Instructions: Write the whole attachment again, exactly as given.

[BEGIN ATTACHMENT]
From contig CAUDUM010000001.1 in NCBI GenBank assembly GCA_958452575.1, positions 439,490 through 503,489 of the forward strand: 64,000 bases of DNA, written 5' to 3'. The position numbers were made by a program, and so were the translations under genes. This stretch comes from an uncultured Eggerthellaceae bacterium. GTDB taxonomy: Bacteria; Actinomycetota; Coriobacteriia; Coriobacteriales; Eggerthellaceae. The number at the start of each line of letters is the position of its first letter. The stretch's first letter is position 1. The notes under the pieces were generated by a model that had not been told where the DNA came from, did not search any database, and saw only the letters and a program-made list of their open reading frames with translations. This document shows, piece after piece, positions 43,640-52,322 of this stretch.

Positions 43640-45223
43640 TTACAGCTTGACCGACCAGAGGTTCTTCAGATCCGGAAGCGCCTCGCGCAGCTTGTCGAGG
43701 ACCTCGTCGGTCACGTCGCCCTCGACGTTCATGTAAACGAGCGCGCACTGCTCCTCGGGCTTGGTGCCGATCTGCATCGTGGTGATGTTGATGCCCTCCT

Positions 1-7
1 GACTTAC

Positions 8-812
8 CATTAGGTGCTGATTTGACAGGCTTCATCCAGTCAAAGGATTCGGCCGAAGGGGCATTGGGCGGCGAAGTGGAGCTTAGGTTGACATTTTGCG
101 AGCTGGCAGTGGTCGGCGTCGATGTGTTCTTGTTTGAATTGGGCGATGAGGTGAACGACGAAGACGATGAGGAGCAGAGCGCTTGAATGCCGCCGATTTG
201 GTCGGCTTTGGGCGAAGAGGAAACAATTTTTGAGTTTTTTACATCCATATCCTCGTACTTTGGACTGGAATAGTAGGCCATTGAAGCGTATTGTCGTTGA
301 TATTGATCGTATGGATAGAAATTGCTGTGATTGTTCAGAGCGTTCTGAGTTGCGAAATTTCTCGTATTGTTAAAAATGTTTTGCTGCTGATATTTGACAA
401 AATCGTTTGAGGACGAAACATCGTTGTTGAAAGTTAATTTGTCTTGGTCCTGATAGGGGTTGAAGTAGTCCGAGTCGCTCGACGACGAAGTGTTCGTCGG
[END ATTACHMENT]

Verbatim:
From contig CAUDUM010000001.1 in NCBI GenBank assembly GCA_958452575.1, positions 439,490 through 503,489 of the forward strand: 64,000 bases of DNA, written 5' to 3'. The position numbers were made by a program, and so were the translations under genes. This stretch comes from an uncultured Eggerthellaceae bacterium. GTDB taxonomy: Bacteria; Actinomycetota; Coriobacteriia; Coriobacteriales; Eggerthellaceae. The number at the start of each line of letters is the position of its first letter. The stretch's first letter is position 1. The notes under the pieces were generated by a model that had not been told where the DNA came from, did not search any database, and saw only the letters and a program-made list of their open reading frames with translations. This document shows, piece after piece, positions 43,640-52,322 of this stretch.

Positions 43640-45223
43640 TTACAGCTTGACCGACCAGAGGTTCTTCAGATCCGGAAGCGCCTCGCGCAGCTTGTCGAGG
43701 ACCTCGTCGGTCACGTCGCCCTCGACGTTCATGTAAACGAGCGCGCACTGCTCCTCGGGCTTGGTGCCGATCTGCATCGTGGTGATGTTGATGCCCTCCT

Positions 1-7
1 GACTTAC

Positions 8-812
8 CATTAGGTGCTGATTTGACAGGCTTCATCCAGTCAAAGGATTCGGCCGAAGGGGCATTGGGCGGCGAAGTGGAGCTTAGGTTGACATTTTGCG
101 AGCTGGCAGTGGTCGGCGTCGATGTGTTCTTGTTTGAATTGGGCGATGAGGTGAACGACGAAGACGATGAGGAGCAGAGCGCTTGAATGCCGCCGATTTG
201 GTCGGCTTTGGGCGAAGAGGAAACAATTTTTGAGTTTTTTACATCCATATCCTCGTACTTTGGACTGGAATAGTAGGCCATTGAAGCGTATTGTCGTTGA
301 TATTGATCGTATGGATAGAAATTGCTGTGATTGTTCAGAGCGTTCTGAGTTGCGAAATTTCTCGTATTGTTAAAAATGTTTTGCTGCTGATATTTGACAA
401 AATCGTTTGAGGACGAAACATCGTTGTTGAAAGTTAATTTGTCTTGGTCCTGATAGGGGTTGAAGTAGTCCGAGTCGCTCGACGACGAAGTGTTCGTCGG